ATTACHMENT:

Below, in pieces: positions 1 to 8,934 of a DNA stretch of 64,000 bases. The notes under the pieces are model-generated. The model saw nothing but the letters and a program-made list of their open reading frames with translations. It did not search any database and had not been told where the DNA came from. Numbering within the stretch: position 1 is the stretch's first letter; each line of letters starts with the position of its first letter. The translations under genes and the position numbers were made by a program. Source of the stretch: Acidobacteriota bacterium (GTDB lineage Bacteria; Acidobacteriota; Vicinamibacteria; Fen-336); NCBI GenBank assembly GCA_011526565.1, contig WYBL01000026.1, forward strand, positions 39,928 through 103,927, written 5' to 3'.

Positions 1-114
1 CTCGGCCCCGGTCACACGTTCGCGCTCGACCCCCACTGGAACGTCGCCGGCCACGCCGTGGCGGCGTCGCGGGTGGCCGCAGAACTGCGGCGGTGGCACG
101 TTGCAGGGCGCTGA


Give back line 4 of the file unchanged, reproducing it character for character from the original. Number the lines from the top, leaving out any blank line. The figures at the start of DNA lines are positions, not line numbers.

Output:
101 TTGCAGGGCGCTGA